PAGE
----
Treat: Isabel Webster loves to buy new handbags
GB News presenter Isabel Webster would cut the cost of public sector pensions and cancel an increase in national insurance if she were made Chancellor of the Exchequer.
The 39-year-old girl, who presents a GB News breakfast show with Iman Holmes on weekday mornings, reveals that she hides her head in the sand when it comes to money problems.
Webster lives in south-west London with husband Liam Pierce, 38, and two children, William, 6, and Poppy, 4. She talked to Donna Ferguson.
What did your parents teach you about money?
Not to mention that. Both of my parents were hard-working architects who cared more about doing interesting and stimulating work than making a lot of money and being cheeky. In fact money was a taboo subject when I was growing up.
My mother was self-employed and was careful with money – she was never slapped – but she just didn’t like to talk about it. We swore or talked more about sex than about money. I still frown as an adult when discussing money.
Was money limited when you were growing up?
I don’t remember it being hard, but I recently learned that there were times when my parents worried about paying for school.
As a result, my brother and I were encouraged to go on scholarships. I remember my parents were thrilled when we got them.
Have you ever had a hard time making ends meet?
Hand on heart, the answer is probably no. Like most people, I started not making a lot of money in my 20s.
There were times when I was worried I wouldn’t be able to afford to buy a house. But I was lucky that my parents supported me financially.
They helped me buy my first apartment. This meant that I never got to the place where I struggled to make ends meet, thanks to their generosity.
They did not spoil me or my brother, but helped us if otherwise it was difficult for us. I don’t know if I will be able to do the same for my children.
Have you ever been paid stupid money?
No. I want to, but never say never.
What year was the best in your financial life?
It was 2014. This year I went from a full-time correspondent to a TV presenter.
My new job came with a significant salary jump. I didn’t want to go into detail about how much I was earning, but it was my big break.
On set: Isabel Webster presents the GB News breakfast show with Iman Holmes on a weekday morning
What is the most expensive thing you bought for fun?
It was a week-long family vacation in Portugal that we set off in May 2021. I remember Covid’s rules changed while we were there and everyone tried to get home, but luckily we survived. And we had a good time.
It cost a few thousand pounds – more than I had ever spent on vacation before – and was worth every penny.
What is your biggest money mistake?
Burying his head in the sand. Money doesn’t interest me, and I don’t like to talk about it when there are problems or a bill to pay.
When an account arrives in the mail, my husband has to make me open it. Even when it comes to paperwork or billing for work I do – things that are entirely in my best interest – it’s always at the bottom of my list. I can always find 8,000 other things to do.
The best money decision you made?
Bought my first property, a two bedroom apartment in Clifton, Bristol, in the late 2000s when I was in my mid 20s.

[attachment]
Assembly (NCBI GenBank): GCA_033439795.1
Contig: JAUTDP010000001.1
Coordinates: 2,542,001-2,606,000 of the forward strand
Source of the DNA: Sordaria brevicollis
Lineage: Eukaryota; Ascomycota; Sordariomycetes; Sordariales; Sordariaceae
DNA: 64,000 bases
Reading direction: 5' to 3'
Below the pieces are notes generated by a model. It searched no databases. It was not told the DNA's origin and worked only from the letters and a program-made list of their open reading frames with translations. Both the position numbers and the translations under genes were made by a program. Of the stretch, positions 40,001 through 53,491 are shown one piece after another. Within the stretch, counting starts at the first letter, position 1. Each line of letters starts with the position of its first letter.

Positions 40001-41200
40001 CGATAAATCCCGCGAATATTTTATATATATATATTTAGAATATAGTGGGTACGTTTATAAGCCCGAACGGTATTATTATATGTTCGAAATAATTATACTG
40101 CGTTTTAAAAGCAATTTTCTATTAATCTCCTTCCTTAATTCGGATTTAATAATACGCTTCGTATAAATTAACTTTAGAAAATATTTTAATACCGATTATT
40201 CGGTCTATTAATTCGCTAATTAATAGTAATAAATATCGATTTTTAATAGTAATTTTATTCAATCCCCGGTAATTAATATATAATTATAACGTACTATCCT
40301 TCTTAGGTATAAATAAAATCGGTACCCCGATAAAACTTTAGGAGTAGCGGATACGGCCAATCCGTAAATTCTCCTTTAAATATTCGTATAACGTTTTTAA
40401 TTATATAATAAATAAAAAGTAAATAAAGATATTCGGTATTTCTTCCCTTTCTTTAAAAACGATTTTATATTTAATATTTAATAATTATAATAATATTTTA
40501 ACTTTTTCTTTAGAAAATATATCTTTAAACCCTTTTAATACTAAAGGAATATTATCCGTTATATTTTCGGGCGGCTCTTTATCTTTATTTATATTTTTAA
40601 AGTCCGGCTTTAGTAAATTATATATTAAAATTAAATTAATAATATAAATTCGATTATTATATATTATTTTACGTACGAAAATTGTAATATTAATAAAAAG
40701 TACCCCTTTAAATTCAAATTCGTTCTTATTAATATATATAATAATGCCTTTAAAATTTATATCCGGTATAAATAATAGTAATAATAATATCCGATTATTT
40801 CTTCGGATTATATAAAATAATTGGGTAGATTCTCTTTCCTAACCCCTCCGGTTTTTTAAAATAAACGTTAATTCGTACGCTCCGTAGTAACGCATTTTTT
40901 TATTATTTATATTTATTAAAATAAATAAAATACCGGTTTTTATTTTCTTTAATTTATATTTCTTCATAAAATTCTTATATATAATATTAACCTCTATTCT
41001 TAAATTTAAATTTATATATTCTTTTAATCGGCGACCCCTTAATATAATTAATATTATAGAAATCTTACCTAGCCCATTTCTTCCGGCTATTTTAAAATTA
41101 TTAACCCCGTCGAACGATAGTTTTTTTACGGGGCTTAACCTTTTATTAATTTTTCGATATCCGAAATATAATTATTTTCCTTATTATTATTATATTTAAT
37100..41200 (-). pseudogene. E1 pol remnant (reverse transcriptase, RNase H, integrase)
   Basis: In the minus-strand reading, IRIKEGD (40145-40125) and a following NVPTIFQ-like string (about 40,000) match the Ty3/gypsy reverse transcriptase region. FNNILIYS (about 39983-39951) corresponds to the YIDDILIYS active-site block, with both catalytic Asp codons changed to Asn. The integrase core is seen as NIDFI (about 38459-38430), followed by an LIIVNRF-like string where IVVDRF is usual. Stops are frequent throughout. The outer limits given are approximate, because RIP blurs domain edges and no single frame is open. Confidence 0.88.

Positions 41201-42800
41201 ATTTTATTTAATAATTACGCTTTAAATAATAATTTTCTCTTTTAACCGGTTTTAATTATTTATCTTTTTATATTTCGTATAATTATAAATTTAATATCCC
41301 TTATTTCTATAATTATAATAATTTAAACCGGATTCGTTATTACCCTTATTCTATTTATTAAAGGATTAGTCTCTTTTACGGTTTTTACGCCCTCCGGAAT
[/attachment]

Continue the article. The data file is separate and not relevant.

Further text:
When my grandmother died, she left an inheritance on which I received money to buy this apartment along with some parental support. I sold it in 2015 for £ 215,000 and I think I earned around £ 100,000 on it.
A good move: Isabel Webster says buying an apartment in the Clifton area of Bristol in her mid-20s was the best money decision she ever made when she sold it for around £ 100,000
Are you postponing retirement?
Yes, and I’ve been doing it since I got my first job at the BBC at the age of 25. It seemed reasonable to me because the BBC was also making contributions to my pension.
If you take into account the employer’s contributions, then for the entire period of work I paid a pension of about 10 percent of what I earned.
I want to be able to maintain the standard of living I received when I retire and not have to work forever.
Do you invest directly in the stock market?
Yes, over the last few years I have reached the maximum allowance of Isa on stocks and shares. My husband and I have also made similar investments for our children. We tend to invest in funds that track certain stock markets.
Do you own any property?
Yes, a townhouse in south-west London. We turned it from two bedrooms to four before the birth of the second child. We spent £ 80,000 and added about £ 200,000 worth of value.
What is this little luxury that you will treat yourself to?
I like the new handbag. When I got a new job at GB News, I was treated to a classic Louis Vuitton bag. I think it cost about £ 1,000.
If you were Chancellor, what would you do in the first place?
The public sector needs to be trimmed and be more efficient. I would start by reducing the cost of pensions in the public sector. I would also get rid of a trip to National Insurance.
Do you donate money to charity?
I do. I donate to the Rescue of Children and Emergencies Foundation, which raises money to help those fleeing the bombings in Ukraine.
What is your number one financial priority?
To give my children a better start in life, as my parents did for me. We are already saving to help our children at school and university.
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UK news star Isabel Webster: “I bought a £ 1,000 handbag when I got a job with Iman Holmes”
Source link UK news star Isabel Webster: “I bought a £ 1,000 handbag when I got a job with Iman Holmes”